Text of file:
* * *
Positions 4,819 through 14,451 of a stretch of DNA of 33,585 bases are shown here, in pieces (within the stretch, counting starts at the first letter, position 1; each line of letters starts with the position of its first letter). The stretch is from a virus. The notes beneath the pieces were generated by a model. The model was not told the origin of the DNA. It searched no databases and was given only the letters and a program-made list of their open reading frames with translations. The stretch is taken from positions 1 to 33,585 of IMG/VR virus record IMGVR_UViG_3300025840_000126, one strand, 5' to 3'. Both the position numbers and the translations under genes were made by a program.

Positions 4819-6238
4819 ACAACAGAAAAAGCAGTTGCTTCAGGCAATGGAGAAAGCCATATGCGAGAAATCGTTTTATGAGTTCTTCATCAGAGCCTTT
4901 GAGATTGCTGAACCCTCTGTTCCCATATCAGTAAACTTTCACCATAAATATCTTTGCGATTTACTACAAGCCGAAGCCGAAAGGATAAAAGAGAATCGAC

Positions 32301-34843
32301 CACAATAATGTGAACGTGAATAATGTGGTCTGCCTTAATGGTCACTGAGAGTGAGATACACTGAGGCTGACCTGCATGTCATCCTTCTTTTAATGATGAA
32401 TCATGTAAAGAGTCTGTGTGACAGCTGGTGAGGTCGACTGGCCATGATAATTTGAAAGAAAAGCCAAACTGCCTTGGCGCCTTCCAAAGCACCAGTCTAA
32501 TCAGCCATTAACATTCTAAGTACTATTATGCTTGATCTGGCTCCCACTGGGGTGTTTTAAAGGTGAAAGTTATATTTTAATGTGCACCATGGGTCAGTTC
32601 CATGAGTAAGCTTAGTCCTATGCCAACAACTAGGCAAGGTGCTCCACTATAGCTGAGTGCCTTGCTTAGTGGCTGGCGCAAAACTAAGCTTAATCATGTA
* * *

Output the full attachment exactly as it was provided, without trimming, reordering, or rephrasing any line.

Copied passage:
Positions 4,819 through 14,451 of a stretch of DNA of 33,585 bases are shown here, in pieces (within the stretch, counting starts at the first letter, position 1; each line of letters starts with the position of its first letter). The stretch is from a virus. The notes beneath the pieces were generated by a model. The model was not told the origin of the DNA. It searched no databases and was given only the letters and a program-made list of their open reading frames with translations. The stretch is taken from positions 1 to 33,585 of IMG/VR virus record IMGVR_UViG_3300025840_000126, one strand, 5' to 3'. Both the position numbers and the translations under genes were made by a program.

Positions 4819-6238
4819 ACAACAGAAAAAGCAGTTGCTTCAGGCAATGGAGAAAGCCATATGCGAGAAATCGTTTTATGAGTTCTTCATCAGAGCCTTT
4901 GAGATTGCTGAACCCTCTGTTCCCATATCAGTAAACTTTCACCATAAATATCTTTGCGATTTACTACAAGCCGAAGCCGAAAGGATAAAAGAGAATCGAC

Positions 32301-34843
32301 CACAATAATGTGAACGTGAATAATGTGGTCTGCCTTAATGGTCACTGAGAGTGAGATACACTGAGGCTGACCTGCATGTCATCCTTCTTTTAATGATGAA
32401 TCATGTAAAGAGTCTGTGTGACAGCTGGTGAGGTCGACTGGCCATGATAATTTGAAAGAAAAGCCAAACTGCCTTGGCGCCTTCCAAAGCACCAGTCTAA
32501 TCAGCCATTAACATTCTAAGTACTATTATGCTTGATCTGGCTCCCACTGGGGTGTTTTAAAGGTGAAAGTTATATTTTAATGTGCACCATGGGTCAGTTC
32601 CATGAGTAAGCTTAGTCCTATGCCAACAACTAGGCAAGGTGCTCCACTATAGCTGAGTGCCTTGCTTAGTGGCTGGCGCAAAACTAAGCTTAATCATGTA